Author: Drishti Bhanushali.

In India, the legal framework acknowledges the importance of safeguarding women’s rights, even in the event of an arrest. These special rights are enacted to ensure that the dignity, privacy, and well-being of women are protected during the arrest process. These provisions take into account the vulnerabilities that a woman may face and aim to provide them with a supportive environment when dealing with law enforcement. Let’s delve into the specific rights that women are entitled to when it comes to arrests in India.



CrPC (Amendment Act) 2005 added sub-section (4) in Section 46 of the Code to provide the procedure for the arrest of women.

Women cannot be arrested at all without a female constable present at the time of the arrest. But, even when a female constable is present, women cannot be arrested after sunset or before sunrise. If an exceptional circumstance exists, a female police officer has to obtain prior written permission from a first-class judicial magistrate by explaining why it is necessary for the arrest to be made at odd hours. Only then can the arrest be made.


  • Arrested women have to be housed in a separate female lock-up in the police station, away from men. If there is no separate lockup, arrested women can ask to be housed in a separate room. Women have to be guarded by female constables/police officers; if any interrogation is to be done after the arrest, it must be done in the presence of a policewoman.


  • After sunset, women cannot be called to the police station for interrogation; Indian women have the explicit right to be questioned in their own homes; their physical presence can’t be demanded at the station or any other place for questioning. The police can only interrogate a woman at her place of residence in the presence of a woman constable and family or friends.


  • Women can only be searched by police women. Women have the right to refuse to be searched by a male police officer. Any search beyond this refusal is deemed as sexual harassment, and the woman can take action against the male officer.


  • Women have the right to dignity and decency. In the event that a medical procedure needs to be performed on a female arrestee or any other woman, it should be performed by a female medical practitioner, preferably in the presence of a policewoman.


  • The police can arrest pregnant women only as a last-case resort, keeping in mind the safety of the woman and the fetus. Labouring pregnant women can never be restrained, and pregnant women who undergo medical procedures in custody have the right to receive all necessary prenatal and postnatal care.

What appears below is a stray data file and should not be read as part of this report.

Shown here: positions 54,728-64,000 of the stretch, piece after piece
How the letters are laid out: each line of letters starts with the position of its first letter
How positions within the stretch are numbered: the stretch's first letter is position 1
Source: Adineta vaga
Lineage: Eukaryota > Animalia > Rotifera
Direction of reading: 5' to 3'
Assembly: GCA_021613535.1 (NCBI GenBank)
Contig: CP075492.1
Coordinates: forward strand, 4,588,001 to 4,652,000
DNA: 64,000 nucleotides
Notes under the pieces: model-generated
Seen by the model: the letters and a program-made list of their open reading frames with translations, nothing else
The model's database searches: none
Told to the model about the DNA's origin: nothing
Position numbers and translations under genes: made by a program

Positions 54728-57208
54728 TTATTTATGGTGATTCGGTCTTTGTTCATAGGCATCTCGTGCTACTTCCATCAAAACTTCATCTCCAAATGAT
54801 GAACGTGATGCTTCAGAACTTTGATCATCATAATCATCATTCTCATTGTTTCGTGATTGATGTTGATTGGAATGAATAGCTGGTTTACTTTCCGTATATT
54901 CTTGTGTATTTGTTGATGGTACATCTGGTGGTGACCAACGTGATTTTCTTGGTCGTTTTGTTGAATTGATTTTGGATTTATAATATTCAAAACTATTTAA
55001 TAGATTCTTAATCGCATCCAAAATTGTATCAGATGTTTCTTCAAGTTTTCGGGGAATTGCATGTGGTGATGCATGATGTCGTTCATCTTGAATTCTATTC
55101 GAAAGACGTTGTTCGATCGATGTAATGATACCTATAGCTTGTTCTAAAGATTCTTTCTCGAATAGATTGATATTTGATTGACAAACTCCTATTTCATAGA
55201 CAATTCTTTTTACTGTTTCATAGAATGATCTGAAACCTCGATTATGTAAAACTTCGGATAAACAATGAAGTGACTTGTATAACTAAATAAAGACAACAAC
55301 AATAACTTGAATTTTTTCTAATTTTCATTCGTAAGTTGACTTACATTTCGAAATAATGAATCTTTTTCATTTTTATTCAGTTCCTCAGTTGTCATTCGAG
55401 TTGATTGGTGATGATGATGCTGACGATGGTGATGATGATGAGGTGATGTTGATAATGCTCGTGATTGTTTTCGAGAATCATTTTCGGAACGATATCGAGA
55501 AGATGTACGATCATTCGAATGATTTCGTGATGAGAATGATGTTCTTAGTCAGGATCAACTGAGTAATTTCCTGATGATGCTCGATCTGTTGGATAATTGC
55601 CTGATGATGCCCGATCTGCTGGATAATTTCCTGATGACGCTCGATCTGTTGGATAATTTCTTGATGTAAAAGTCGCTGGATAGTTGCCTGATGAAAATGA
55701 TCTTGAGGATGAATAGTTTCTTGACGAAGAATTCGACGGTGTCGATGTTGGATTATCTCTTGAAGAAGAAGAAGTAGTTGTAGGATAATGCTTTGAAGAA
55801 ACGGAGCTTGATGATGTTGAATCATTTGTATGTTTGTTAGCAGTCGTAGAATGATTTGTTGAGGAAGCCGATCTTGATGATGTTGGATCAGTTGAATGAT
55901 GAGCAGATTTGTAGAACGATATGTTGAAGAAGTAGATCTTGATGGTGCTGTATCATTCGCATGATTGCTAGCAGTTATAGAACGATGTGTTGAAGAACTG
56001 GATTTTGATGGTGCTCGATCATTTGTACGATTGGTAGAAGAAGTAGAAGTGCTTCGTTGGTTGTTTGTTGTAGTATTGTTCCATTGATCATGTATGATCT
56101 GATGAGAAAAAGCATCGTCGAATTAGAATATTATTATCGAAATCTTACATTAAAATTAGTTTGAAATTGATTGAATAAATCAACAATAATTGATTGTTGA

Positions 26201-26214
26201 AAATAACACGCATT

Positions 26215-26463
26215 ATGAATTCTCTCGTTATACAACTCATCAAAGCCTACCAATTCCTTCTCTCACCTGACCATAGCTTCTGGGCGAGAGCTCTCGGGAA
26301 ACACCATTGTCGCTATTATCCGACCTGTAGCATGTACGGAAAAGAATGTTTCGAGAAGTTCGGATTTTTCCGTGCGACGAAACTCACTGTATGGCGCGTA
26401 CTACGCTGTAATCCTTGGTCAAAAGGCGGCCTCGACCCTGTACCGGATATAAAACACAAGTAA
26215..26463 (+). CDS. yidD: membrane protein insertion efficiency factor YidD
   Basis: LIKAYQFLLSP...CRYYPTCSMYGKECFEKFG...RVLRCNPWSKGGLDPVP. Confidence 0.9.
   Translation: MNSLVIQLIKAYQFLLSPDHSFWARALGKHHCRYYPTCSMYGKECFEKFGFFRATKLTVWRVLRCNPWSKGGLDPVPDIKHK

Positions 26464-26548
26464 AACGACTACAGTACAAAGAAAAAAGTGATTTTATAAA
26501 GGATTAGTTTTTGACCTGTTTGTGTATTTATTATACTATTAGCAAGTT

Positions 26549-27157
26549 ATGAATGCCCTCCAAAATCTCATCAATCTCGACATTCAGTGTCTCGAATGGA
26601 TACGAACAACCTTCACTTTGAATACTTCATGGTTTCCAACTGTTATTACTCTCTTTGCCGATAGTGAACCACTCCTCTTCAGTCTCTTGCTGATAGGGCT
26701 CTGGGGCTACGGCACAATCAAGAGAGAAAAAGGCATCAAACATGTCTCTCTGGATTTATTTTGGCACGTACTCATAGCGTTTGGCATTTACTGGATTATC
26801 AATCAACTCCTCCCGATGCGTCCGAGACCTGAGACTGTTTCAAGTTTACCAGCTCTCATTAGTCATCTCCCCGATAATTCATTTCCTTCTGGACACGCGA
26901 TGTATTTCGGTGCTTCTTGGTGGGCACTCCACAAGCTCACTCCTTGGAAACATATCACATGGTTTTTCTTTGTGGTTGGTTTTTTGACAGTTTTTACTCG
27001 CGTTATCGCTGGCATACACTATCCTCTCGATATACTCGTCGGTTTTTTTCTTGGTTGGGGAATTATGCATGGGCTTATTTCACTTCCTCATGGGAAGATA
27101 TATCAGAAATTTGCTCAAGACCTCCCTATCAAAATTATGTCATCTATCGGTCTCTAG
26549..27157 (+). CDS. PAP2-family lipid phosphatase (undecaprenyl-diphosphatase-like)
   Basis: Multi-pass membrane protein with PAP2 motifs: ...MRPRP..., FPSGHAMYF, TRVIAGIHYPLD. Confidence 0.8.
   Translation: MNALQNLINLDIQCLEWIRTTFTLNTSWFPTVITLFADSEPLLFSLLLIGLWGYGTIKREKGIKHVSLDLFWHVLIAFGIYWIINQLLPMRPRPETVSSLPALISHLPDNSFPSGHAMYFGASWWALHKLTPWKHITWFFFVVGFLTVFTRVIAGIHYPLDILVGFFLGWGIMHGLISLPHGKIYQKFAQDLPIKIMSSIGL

• If the police do not abide by these rules while arresting a woman, she should remind them about her rights and their duties, and file a complaint with the Station House Officer (SHO) who is in charge of the police station. In case that does not work, she should immediately contact her lawyer and file a private complaint with the Judicial Magistrate. In such cases, it is important to note down the names and designations of the offending police officers. However, the mistreatment of an accused/arrested woman by the police does not nullify the offense she allegedly committed.

  • In the landmark case of Bharati S. Khandhar vs. Maruti Govind Jadhav (2012), the petitioner was aware of the provision of Section 46(1) but was not unaware of the provision of Section 46(4) of the Code of Criminal Procedure, following which she was arrested after sunset and was mistreated by the police officers. The Hon’ble Bombay High Court directed the Mumbai Commissioner of Police to hold an inquiry against the concerned police officers for illegal detention and arrest of the petitioner from 5:30 pm which was after sunset. The Director-General of Police, State of Maharashtra, and the Commissioner of Police, Mumbai were directed to issue instructions within a period of two weeks to all the concerned officers to follow the mandate stating that arrest of any woman accused of any offense should not be done after sunset and before sunrise.

  • In Sheela Barse vs. the State of Maharashtra (1983), a journalist Sheela Barse wrote a letter complaining of custodial violence to women prisoners while confined in the police lock-ups in the city of Mumbai, which was later treated as a Writ Petition. Following this case, various directions were issued to the State of Maharashtra conferring protection to women prisoners in police lockups.

The constant debates and conversations about the rights of women gave rise to various amendments in the CrPC. To safeguard arrested women, the Code amended certain sections related to strict guidelines, procedures, and rights of an arrested woman.

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Criminal Procedure Code (Amendment) Act 2005

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